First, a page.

Join Hard Histories at Hopkins for a conversation with historian Jessica Millward, author of the 2015 book Finding Charity’s Folk: Enslaved and Free Black Women in Maryland (University of Georgia Press). Millward’s work explores the lives and experiences of Black women—enslaved and free—in Maryland in the late eighteenth and early nineteenth centuries. Their many forms of labor—as well as their aspirations and yearnings—shaped and built the lands upon which Johns Hopkins’ Homewood campus currently sits. Millward will be in conversation with Martha S. Jones, Hard Histories’ project director. Their conversation will be followed by an audience Q&A.
Johns Hopkins affiliates can find Millward’s book in the JHU library catalog. Community members can access the book at the Pratt Library. The book can also be purchased through Red Emma’s bookstore, located in Baltimore, at this link.
Jessica Millward is an Associate Professor in the Department of History and Core Faculty member of African American Studies at UC Irvine. An expert on issues related to race, gender and social justice, Dr. Millward’s first book, Finding Charity’s Folk: Enslaved and Free Black women in Maryland was published as part of the Race in the Atlantic World series, Athens: University of Georgia Press (2015). An award winning scholar, she has published in the Journal of African American History, the Journal of Women’s History, Frontiers, Souls and the Women’s History Review as well as Op-eds in Chronicle of Higher Education, The Feministwire.com and The Conversation.com.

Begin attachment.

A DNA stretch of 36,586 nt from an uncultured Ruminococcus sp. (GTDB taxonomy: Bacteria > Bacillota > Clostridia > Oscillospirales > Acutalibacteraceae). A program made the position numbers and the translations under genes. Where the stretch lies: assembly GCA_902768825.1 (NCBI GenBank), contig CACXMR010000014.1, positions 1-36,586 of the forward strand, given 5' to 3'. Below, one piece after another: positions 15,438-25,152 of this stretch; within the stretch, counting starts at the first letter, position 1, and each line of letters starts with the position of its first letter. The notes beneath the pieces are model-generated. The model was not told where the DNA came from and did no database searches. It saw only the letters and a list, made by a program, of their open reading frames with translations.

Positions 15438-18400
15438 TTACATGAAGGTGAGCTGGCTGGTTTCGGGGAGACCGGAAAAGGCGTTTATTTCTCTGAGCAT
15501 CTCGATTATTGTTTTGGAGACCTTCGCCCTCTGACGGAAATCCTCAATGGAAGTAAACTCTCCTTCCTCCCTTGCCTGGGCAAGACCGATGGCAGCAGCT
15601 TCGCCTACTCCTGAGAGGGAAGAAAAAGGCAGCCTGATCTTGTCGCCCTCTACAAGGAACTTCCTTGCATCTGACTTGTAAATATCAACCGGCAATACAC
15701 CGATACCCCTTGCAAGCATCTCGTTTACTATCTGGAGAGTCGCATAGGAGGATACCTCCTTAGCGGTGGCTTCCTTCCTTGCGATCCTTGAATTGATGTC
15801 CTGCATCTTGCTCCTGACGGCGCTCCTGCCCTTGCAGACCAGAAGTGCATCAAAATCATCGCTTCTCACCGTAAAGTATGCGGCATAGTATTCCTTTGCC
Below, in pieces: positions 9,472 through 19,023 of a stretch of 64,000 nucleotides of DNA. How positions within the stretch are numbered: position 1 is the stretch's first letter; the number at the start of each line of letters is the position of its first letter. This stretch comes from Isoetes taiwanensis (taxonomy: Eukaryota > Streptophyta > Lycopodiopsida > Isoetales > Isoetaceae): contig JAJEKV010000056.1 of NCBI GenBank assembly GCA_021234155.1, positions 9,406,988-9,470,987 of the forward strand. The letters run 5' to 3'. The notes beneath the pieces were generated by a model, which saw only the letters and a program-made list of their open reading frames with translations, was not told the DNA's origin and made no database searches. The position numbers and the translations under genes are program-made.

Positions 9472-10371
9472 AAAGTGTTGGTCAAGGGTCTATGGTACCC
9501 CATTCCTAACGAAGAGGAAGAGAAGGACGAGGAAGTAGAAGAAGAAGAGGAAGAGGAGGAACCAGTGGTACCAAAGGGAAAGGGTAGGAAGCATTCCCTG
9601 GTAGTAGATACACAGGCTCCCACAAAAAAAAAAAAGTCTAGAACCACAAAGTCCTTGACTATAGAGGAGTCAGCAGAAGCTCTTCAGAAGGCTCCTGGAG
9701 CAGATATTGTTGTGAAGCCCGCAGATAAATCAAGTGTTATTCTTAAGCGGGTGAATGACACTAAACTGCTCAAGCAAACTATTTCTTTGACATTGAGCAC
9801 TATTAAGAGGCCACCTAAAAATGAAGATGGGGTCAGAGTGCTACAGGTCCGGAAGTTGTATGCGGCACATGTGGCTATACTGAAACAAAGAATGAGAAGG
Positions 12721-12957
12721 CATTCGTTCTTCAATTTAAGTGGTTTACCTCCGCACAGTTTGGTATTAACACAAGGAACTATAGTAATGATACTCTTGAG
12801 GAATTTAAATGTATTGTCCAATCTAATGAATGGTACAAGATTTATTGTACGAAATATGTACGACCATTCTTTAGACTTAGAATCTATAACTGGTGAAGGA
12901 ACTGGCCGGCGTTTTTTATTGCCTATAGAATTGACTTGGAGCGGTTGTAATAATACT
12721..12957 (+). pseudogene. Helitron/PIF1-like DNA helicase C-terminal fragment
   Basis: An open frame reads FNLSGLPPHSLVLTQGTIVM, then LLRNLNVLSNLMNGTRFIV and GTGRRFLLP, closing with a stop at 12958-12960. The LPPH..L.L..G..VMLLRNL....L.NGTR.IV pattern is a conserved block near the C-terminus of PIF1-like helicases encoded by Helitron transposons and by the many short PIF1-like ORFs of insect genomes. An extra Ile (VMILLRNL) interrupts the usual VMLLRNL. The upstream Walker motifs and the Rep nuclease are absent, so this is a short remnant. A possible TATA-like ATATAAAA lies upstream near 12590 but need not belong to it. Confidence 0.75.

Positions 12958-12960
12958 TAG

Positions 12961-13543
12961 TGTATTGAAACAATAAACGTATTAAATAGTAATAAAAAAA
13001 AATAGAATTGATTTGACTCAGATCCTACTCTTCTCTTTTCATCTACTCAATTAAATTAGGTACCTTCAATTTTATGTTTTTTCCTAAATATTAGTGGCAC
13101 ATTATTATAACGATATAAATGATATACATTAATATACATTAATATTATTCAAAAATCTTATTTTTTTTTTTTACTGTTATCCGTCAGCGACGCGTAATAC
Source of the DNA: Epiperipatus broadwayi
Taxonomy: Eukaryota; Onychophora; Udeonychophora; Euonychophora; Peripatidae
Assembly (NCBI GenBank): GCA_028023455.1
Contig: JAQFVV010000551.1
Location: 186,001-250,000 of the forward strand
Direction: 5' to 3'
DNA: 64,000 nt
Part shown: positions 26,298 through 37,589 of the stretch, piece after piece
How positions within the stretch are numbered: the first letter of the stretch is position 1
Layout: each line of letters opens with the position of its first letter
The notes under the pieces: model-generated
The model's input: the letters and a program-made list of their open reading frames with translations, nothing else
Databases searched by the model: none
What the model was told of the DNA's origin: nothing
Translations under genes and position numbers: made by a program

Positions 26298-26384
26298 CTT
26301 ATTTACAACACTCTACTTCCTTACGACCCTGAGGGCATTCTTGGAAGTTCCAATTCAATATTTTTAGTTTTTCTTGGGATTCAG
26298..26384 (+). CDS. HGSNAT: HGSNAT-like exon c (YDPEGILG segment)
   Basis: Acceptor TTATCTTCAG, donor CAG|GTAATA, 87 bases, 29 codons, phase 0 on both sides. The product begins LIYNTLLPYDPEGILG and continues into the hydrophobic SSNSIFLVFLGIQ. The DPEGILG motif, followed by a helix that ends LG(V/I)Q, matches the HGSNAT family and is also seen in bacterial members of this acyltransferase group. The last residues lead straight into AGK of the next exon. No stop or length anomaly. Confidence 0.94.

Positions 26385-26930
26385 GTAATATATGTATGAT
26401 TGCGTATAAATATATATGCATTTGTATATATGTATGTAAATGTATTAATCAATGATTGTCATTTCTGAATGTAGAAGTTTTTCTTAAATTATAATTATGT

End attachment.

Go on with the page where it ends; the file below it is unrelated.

Professor Martha S. Jones is the Society of Black Alumni Presidential Professor, a Professor of History, and a Professor at the SNF Agora Institute at Johns Hopkins University. She is a legal and cultural historian whose work examines how black Americans have shaped the story of American democracy. Professor Jones is the author of Vanguard: How Black Women Broke Barriers, Won the Vote, and Insisted on Equality for All (2020), selected as one of Time’s 100 must-read books for 2020.
This event is the first in a series of related book panel discussions to be hosted by Hard Histories in spring 2021, exploring the histories of slavery and racism in the Maryland area. Launched in fall 2020, the Hard Histories at Hopkins Project examines the role that racism and discrimination have played at Johns Hopkins. Blending research, teaching, public engagement, and the creative arts, Hard Histories aims to engage our broadest communities—at Johns Hopkins and in Baltimore—in a frank and informed exploration of how racism has been produced and permitted to persist as part of our structure and our practice.